(M) If the constitution was revised once, it would show the people and Diet members that constitutional change is possible. However, even if motions were submitted in both houses of the Diet, I think the national referendum would be a problem. Some people say one should be held at the same time as the House of Councillors election in 2019, but I think the House of Representatives should also be dissolved for a triple election to encourage more lively discussions among the people. These three elections must be conducted in such a way that people feel they are changing the very foundation of Japan. If the constitution is not revised during the Abe administration, I think that it will never be accomplished. While Abe is in office, we must solidify Japan’s readiness as much as possible. If we don’t, we likely would not be at all able to deal with the appearance of the Korean Federation and increasing prominence of China. China is showing a particularly strong desire to expand its territory in the East and South China Seas, and the Philippines and Vietnam are losing their ability to complain while yielding to China’s military force and assets. I hope the Diet members will make great efforts so Japan does not end up as one of China’s autonomous regions.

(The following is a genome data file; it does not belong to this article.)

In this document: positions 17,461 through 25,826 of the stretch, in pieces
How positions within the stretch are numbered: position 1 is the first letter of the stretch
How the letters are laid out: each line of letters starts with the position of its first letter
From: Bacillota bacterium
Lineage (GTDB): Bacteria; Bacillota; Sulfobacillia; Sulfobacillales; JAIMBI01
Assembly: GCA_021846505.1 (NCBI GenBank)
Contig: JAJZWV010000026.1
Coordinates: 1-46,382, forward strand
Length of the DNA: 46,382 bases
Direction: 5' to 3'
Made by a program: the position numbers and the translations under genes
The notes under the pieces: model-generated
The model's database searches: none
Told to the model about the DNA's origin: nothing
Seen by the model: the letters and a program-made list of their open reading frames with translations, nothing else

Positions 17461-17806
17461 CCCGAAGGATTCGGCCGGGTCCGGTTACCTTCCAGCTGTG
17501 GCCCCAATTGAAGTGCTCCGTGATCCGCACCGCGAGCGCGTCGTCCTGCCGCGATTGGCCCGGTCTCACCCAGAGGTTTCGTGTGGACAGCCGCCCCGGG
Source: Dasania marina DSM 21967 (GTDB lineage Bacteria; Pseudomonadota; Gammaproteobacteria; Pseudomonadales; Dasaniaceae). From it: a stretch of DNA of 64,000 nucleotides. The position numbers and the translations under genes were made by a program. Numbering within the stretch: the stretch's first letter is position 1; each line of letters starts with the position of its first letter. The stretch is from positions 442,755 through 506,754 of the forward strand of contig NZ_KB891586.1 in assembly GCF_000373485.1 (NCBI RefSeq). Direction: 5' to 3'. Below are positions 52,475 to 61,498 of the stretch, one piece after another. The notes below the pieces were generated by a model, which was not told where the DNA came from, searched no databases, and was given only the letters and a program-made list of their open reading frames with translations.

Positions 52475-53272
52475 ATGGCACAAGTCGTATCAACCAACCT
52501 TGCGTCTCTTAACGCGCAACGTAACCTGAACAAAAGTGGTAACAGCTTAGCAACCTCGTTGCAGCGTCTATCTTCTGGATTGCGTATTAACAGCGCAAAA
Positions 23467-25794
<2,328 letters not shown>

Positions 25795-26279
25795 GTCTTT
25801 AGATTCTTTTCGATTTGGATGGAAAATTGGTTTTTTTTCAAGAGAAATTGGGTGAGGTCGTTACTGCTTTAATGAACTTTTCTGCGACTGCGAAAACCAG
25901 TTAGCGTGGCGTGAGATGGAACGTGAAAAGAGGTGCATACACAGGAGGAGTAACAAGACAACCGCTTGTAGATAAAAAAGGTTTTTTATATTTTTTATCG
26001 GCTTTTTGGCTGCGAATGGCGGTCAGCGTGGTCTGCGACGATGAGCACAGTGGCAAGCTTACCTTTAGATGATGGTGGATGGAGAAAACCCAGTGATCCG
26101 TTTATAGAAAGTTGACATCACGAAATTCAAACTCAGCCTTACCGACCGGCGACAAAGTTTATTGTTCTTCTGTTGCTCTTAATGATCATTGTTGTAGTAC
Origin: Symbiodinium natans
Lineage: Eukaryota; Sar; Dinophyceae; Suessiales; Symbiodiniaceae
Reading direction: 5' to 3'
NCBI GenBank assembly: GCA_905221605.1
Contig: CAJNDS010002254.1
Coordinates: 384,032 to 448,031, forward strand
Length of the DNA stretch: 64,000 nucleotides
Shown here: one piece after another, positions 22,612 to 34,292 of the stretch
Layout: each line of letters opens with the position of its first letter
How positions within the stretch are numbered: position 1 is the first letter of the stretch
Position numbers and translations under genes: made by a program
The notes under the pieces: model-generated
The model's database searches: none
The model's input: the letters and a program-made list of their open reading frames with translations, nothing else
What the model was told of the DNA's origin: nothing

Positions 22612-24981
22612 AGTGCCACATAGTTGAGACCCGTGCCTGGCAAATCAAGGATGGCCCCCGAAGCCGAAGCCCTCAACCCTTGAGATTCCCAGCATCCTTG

(N) First, we must repeal the principle that says Japan cannot introduce nuclear weapons.
(M) Yes, having nuclear weapons for self-defense would not violate our existing constitution. The “nuclear umbrella” over Japan will vanish the second North Korea gets nuclear weapons that can reach the U.S. Japan must enter into a nuclear sharing arrangement with the U.S. right away to maintain a balance of power in East Asia. I hope you will work hard to that end.
(N) I will.
(M) At the end of the interview, I always ask for a “word for the youth.”
(N) China and South Korea are engaging in information warfare to spread incorrect history across the world, including the stories about the Nanjing Massacre and sex slavery of comfort women. I hope that young people will learn correct history and share it with people from other countries.
(M) This information is being increasingly spread across the world, such as the comfort woman statue in San Francisco. Instead of just standing by and watching, Japan must make a counteroffensive. Thank you for joining me today.
(N) Thank you.
Born in Yoichi Town, Hokkaido in 1961. After graduating from Hokkai-Gakuen University, he worked at the Sapporo Kitado Tax Office in the Hokkaido Prefectural Government General Affairs Department. He entered Nakamura Construction Co., Ltd. in 1989 and became its president in 1992. He was elected to the Hokkaido Prefectural Assembly for the first time in 2003. During his third term, he ran in the House of Representatives election for the first time and was elected in 2012. He is currently in his third term in the National Diet, where he is chairman of the Liberal Democratic Party’s Committee on Organizations Involved with Land Development and Construction (General Affairs and Organizations Head Office).